Pump Diagnosis (Overall v Spectrum)
Case History Number 10

Vibration is probably the most important indicator of the mechanical integrity of rotating machinery. Overall vibration levels when trended, give immediate indication of change in the condition of that machine, however, the overall vibration levels are only a numeric value and do not allow identification of any specific underlying fault type or types. Vibration spectral information allows identification of any offending frequency component(s) thus enabling the analyst to determine the fault type and severity.
This case history highlights the importance of vibration spectrum data by allowing identification of two totally different fault types between two identical machines.
K510 is a liquid ring vacuum pump and is directly driven by a 18½kW, 1460 rpm motor. During April 1997 the compressor section of the machine was replaced due to planned maintenance scheduling. Baseline vibration levels recorded from the non drive end bearing of the new compressor were in the order of 18 mm/s rms, indicating an increase of 72% above the previous average levels and were clearly not acceptable see Figure 1.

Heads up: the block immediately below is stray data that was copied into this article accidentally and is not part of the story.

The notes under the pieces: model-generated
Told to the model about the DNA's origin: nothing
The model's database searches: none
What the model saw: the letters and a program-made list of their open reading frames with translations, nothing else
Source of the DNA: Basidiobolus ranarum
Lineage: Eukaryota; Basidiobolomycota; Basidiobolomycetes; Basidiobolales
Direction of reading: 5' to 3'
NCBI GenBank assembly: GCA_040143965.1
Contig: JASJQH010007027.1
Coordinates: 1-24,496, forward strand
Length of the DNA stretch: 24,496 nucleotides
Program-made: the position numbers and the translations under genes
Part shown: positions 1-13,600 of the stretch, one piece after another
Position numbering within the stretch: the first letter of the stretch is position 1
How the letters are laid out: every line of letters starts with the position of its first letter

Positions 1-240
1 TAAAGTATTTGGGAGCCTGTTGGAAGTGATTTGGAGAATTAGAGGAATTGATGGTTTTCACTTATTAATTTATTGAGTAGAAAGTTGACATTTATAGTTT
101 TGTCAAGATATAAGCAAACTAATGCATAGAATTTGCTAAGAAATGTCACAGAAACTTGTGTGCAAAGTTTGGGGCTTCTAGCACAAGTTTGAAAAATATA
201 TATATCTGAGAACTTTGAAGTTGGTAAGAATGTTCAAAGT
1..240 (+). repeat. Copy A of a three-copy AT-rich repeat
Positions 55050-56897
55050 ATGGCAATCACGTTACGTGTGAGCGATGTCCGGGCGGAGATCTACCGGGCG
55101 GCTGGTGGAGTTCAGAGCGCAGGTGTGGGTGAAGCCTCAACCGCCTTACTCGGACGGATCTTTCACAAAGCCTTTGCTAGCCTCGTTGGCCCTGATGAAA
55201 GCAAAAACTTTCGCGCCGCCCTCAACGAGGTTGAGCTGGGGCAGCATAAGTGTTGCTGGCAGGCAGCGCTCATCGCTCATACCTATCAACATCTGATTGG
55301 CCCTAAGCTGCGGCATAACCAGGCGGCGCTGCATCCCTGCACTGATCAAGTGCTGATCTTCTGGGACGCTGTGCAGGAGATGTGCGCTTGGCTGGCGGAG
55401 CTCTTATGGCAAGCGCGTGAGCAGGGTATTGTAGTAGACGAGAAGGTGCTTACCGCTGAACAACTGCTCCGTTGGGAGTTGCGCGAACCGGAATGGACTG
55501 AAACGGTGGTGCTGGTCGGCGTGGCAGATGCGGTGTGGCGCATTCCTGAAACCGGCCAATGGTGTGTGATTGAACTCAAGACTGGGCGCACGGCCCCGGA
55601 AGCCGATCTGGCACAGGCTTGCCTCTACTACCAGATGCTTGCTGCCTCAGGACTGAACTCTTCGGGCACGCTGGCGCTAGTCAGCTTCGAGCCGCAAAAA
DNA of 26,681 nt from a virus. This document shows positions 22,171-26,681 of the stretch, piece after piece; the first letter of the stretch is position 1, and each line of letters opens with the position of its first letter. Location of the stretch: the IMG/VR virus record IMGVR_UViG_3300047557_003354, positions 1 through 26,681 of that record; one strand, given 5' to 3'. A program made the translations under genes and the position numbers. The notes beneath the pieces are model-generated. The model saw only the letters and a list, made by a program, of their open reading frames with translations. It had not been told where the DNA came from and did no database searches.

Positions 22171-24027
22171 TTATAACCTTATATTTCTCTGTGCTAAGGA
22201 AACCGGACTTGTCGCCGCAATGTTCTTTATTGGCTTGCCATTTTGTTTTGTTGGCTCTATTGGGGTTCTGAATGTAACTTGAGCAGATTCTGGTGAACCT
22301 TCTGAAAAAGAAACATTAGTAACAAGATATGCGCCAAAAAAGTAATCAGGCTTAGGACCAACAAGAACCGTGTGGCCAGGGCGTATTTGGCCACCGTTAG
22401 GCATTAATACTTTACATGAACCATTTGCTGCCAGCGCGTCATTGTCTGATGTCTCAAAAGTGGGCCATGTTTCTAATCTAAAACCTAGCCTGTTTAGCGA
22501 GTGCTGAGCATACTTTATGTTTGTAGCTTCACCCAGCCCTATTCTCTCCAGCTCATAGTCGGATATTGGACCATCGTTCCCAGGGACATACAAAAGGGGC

Trend

Figure 1 - Compressor non-drive-end vibration levels.

Investigation of the vibration spectrum indicated broadband activity up to 2 kHz suggesting a damaged bearing, see Figure 2. Based on this information a recommendation was made to replace the compressor bearings.

Spectrum

Figure 2 - Vibration spectrum indicating bearing damage.

The compressor was removed and a 2nd replacement compressor fitted. On start-up of this machine (8th July 1997) the vibration levels at the compressor non drive end bearing were also in the order of 18 mm/s rms. On examination of its vibration spectrum, the dominant component was that of the rotational frequency indicating an imbalance condition see Figure 3.

Spectrum

Figure 3 - Vibration spectrum indicating an imbalance condition.

This compressor was also removed for overall and balance correction. On examination of the bearings from the 1st machine it was evident that they had suffered water ingress during storage. The lubrication film between the bearing surfaces failed causing severe water etching (galvanic corrosion) of the rollers and bearing races. see Figure 4.

Photograph

Figure 4 - Galvanic corrosion of the roller outer race.

It is estimated that a repair cost saving in the region of £2500 was made in preventing catastrophic failure of the 1st compressor. However, the 2nd compressor, with the balance related problem, with continued monitoring, could have remained in service had the process demanded until either a replacement compressor was available or component damage became evident.

 

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